tag companies by capitalization class: once you have raised money in
US $1 million chunks, your chances of getting a $10 million chunk later
shrivel. Know what you need before you start, and make sure you get
it—you seldom raise too much money.
Taking money puts
a value on your company. Taking money carelessly may deliver you a
tax nightmare of overvalued stock and unaffordable options—if
not for you, then for the executives and key employees you later hire.
Always keep foremost in your mind that no money comes without strings
attached. The VCs may impose conditions to show specific technical
development results, thereby limiting your flexibility. They may also
earmark funds for a poor-fitting corporate structure. They may, for
instance, force you to hire sales staff at too early a stage, before
you have any product to sell.
In short, the wrong
first funding can destroy your company. The only way to avoid this
pitfall is to do careful planning with your own independent advisors
and lawyers; do not use the VCs' lawyers, even if this is offered as
REASON to push technical planning at the beginning is that
once operations start, you will have little time to deal with it.
Paradoxically, in start-ups the most capable technical person in
the company—ideally, the CTO—will not be able to focus
extensively on the technical work. Why? Because the company's technical
and strategic vision exists only in the founders' heads, and the
CTO's primary occupation will be to transform this vision into instructions
for the business and technical sides, rather than to execute it.
As CTO, you will find yourself in interminable meetings with sales
staff, explaining the latest product release, and you'll spend many
late nights translating new market research into concrete specs for
the development staff to execute.
The best way to
protect your venture is to plan in detail at least 80 percent of your
core technology before you seek funding or expand the business side.
If possible, construct a prototype. Identify and line up technical
and business partners. If you need resources you can't afford, such
as factory facilities, at least fully plan how they will be utilized.
Document everything. If you don't, unless you are extremely lucky,
you will lose control of the core technical and strategic direction
as the company accelerates.
Sure, this approach
is hard, especially when a VC offers you money supposedly so you can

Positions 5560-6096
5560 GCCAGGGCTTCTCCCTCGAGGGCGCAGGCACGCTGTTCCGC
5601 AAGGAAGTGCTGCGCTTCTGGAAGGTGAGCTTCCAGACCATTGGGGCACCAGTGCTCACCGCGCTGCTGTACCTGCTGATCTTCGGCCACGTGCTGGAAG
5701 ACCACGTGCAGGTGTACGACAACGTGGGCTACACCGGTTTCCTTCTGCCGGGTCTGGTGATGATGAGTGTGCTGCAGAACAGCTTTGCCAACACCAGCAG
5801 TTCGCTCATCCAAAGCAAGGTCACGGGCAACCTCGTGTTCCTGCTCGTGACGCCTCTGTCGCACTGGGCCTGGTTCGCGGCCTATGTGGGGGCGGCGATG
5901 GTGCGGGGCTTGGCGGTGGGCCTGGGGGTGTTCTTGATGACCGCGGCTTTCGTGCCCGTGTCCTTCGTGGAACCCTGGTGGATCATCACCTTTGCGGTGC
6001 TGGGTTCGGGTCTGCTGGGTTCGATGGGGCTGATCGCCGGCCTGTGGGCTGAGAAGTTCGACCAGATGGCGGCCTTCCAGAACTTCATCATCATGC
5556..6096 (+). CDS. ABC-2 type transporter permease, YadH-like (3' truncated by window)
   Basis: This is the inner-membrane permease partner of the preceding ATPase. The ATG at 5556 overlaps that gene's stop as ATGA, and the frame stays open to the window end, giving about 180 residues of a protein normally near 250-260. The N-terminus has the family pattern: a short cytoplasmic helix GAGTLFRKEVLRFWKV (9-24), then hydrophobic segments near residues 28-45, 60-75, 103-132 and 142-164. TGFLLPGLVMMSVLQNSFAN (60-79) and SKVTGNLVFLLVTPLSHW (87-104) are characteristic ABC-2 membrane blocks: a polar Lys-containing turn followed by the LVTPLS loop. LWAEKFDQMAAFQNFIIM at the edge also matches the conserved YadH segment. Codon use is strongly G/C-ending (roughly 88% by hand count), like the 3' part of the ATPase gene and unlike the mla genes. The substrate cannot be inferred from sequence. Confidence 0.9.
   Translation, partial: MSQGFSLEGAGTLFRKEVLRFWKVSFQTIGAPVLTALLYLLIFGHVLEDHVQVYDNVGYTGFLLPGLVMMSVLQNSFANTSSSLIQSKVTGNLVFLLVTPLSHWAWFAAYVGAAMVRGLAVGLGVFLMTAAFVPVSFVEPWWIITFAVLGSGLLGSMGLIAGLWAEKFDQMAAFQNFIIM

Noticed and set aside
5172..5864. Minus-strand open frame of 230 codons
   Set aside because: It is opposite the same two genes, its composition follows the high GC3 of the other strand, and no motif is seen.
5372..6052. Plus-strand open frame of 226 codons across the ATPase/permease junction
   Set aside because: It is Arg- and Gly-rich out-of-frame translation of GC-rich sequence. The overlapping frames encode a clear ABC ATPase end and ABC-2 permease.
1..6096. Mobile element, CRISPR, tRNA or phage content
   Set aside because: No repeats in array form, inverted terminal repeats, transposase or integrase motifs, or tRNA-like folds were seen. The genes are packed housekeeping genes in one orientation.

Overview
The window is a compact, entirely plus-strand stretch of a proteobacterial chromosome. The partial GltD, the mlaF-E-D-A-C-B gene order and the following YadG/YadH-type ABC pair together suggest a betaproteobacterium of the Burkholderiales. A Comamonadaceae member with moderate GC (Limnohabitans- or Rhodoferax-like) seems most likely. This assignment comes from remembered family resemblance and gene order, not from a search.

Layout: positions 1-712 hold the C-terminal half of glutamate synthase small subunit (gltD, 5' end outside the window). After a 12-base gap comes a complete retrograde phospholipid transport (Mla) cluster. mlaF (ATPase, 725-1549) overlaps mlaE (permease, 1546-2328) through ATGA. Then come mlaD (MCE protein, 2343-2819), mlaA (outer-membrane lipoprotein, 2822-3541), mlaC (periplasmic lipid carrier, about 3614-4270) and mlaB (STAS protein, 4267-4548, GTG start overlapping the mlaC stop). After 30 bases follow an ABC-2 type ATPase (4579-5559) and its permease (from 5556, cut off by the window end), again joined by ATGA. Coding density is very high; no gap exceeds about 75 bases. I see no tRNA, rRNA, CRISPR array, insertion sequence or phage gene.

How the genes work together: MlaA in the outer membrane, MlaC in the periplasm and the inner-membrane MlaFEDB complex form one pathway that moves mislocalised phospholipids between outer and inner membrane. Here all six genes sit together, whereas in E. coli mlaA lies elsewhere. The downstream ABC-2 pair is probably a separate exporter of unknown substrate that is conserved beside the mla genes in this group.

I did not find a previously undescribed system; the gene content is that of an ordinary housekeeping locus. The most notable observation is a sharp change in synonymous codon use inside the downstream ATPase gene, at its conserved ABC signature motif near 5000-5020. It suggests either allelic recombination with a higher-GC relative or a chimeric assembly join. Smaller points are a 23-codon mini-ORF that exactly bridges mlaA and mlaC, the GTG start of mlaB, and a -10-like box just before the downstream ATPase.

devote yourself full time to strategic thinking and product development.
But remember that most prototypes and nearly all designs can be developed
with (lots of) sweat equity from a small group of individuals and a
post office box. The fewer people involved, the better; if you can't
find or motivate this core group, you should think twice about your
ability to attract the creative minds you'll need later to build your
ILLUSION that life improves after the first few months and
that once you hire staff, you will return to technical and strategic
work. For a start-up executive, diversions both small and large will
persist. Although the CEO may no longer have to clean bathrooms before
prospective job applicants arrive, he or she will still have to rush
off at a moment's notice to catch a red-eye flight to pacify an angry
customer. The CTO never seems to escape the curse of writing user
documentation the night before a product ships.
As the company grows,
the scope of your activities will only expand. My "eureka" moment came
a year and a half after I'd helped found a company and we were going
through a complicated merger and funding round. After two months of
running around in circles, no one had succeeded in accurately calculating
the terms of the deal—not our investment banker or the accountants,
not the VCs or the two New York City law firms representing us. In
the end, the calculation came from the only person capable of solving
a quadratic equation: me, the dumbfounded CTO. I vividly remember my
last question after presenting the calculation at a meeting: "Is anyone
going to check this?" The answer was, of course, no.